Thursday, July 13, 2006


The modern Project of Omnipotence has a great deal to do with 'positivism,' --which should sound familiar to those who have read this brief critique of "positive law" regarding the Homosex "Marriage" amendment.

The manipulation of life through Embryonic Stem-Cell Research is another expression of positivism:

Bishop Giampaolo Crepaldi, secretary of the Pontifical Council for Justice and Peace, raised the alarm in face of a technology that regards man as a being who can be easily manipulated.

Bishop Crepaldi had the opportunity to explain -- from the point of view of the social teaching of the Church -- the role of humanity in relation to the "technical nakedness," out of which nihilism expresses itself.

The prelate referred to the temptation to manipulate embryos, warning that the main danger for society and culture is the "'technification' of spheres of life that, so considered, instead of being governed by man elude him to the point that his power is transformed into impotence."

That's a very circuitous and elegant way to say "Don't Screw with Mother Nature...or she may bite you in the ass."

According to the dicastery's secretary, "the dream of Prometheus or, to be closer in time, of Francis Bacon, wanting to place in man's hands the secret of omnipotence, in fact, leaves those hands bare, handing man over to technology which becomes the anonymous nakedness of mere action."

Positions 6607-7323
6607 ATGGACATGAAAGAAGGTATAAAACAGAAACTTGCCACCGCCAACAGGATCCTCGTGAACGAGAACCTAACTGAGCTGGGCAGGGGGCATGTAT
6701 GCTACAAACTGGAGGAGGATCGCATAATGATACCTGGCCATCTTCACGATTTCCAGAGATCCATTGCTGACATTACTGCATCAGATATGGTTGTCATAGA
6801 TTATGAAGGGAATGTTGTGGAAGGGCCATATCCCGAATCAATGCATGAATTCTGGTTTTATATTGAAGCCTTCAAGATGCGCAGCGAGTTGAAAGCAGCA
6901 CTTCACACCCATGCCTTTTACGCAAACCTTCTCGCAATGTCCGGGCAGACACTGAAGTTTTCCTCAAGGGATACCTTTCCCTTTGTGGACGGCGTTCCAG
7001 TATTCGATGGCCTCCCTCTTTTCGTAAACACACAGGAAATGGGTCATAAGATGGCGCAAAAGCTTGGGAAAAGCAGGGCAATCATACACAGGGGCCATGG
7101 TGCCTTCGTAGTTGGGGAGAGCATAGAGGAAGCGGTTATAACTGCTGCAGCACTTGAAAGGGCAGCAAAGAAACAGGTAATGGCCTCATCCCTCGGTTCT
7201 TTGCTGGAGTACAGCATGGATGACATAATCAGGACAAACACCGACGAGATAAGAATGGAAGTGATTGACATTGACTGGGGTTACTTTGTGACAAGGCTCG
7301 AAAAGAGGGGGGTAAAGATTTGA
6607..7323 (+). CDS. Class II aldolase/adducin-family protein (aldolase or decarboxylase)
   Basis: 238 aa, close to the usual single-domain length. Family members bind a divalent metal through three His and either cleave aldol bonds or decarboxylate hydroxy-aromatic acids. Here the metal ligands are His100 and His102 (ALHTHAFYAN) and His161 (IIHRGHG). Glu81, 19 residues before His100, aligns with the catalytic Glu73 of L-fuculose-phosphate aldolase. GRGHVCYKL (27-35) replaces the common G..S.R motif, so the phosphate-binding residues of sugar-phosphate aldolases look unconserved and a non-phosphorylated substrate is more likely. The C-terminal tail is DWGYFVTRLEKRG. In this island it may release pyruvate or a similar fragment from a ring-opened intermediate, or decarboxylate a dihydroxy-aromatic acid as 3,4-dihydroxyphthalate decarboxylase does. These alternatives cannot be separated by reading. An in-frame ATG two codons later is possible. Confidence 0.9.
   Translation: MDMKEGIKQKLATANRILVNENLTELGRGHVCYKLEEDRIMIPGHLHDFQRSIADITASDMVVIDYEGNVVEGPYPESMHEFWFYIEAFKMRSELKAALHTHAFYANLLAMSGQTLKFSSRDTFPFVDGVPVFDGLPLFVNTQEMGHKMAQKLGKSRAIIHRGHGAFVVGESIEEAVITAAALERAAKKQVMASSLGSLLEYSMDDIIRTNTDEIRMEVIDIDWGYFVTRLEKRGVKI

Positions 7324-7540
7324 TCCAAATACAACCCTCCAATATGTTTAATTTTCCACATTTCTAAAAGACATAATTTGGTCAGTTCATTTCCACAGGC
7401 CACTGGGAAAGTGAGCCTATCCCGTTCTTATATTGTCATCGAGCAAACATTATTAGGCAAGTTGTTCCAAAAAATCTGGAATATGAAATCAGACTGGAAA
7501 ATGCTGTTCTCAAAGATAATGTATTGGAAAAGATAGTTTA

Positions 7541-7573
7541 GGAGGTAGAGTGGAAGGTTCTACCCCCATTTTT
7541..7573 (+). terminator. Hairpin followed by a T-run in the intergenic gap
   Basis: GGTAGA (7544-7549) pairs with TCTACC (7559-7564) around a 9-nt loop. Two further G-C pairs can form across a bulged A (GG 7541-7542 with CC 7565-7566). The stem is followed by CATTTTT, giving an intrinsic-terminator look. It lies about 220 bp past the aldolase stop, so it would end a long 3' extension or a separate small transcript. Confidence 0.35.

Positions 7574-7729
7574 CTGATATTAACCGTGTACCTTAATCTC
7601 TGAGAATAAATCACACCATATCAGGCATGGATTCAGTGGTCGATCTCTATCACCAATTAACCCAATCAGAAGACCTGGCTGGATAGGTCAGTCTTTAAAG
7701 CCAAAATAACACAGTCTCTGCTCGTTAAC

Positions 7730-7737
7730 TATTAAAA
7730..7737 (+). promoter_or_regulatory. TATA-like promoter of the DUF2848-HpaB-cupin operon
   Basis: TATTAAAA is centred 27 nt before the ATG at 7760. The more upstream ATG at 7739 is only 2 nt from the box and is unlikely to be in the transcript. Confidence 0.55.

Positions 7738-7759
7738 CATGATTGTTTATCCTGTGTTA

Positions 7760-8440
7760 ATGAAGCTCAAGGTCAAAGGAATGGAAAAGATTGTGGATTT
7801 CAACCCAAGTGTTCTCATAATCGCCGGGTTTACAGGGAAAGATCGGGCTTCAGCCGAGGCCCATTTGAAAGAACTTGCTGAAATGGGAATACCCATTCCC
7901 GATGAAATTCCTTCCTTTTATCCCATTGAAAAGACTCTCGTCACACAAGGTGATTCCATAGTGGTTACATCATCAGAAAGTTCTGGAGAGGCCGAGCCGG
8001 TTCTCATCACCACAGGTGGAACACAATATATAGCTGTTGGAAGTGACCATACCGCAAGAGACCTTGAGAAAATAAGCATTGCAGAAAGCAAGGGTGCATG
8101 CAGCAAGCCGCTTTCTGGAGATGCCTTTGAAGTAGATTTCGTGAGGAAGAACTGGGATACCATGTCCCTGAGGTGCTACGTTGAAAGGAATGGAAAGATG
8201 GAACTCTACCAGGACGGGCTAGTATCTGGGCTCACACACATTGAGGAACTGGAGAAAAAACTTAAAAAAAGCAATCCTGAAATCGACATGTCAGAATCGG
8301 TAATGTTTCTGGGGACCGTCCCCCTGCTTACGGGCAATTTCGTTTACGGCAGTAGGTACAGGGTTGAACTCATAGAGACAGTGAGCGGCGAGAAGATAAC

Taking up what Cardinal Joseph Ratzinger wrote in his work "Introduction to Christianity," the secretary of the Pontifical Council for Justice and Peace recalled that positivism, according to which "what one knows how to do can also be done" results in the "dictatorship of technology."

On the contrary, the proper approach:

...Recalling John Paul II's words in the Message for the 1990 World Day of Peace, "nature understood as creation is a vocation." Bishop Crepaldi added that "things are not just things, but also the meanings that link them among themselves."

"For man this order becomes normative in the moral sense. On one hand, nature is a 'gift' and on the other it is a 'design' which has been entrusted to man so that he will collaborate in its realization."

In other words, taking the 'esse' as a given helps us understand. One cannot manipulate esse without consequences. This particular theme was best demonstrated in the Frankenstein story; it is not necessarily mythological in the sense that it may be prophetic.

(Source: Zenit "New Dictatorship")

No comments: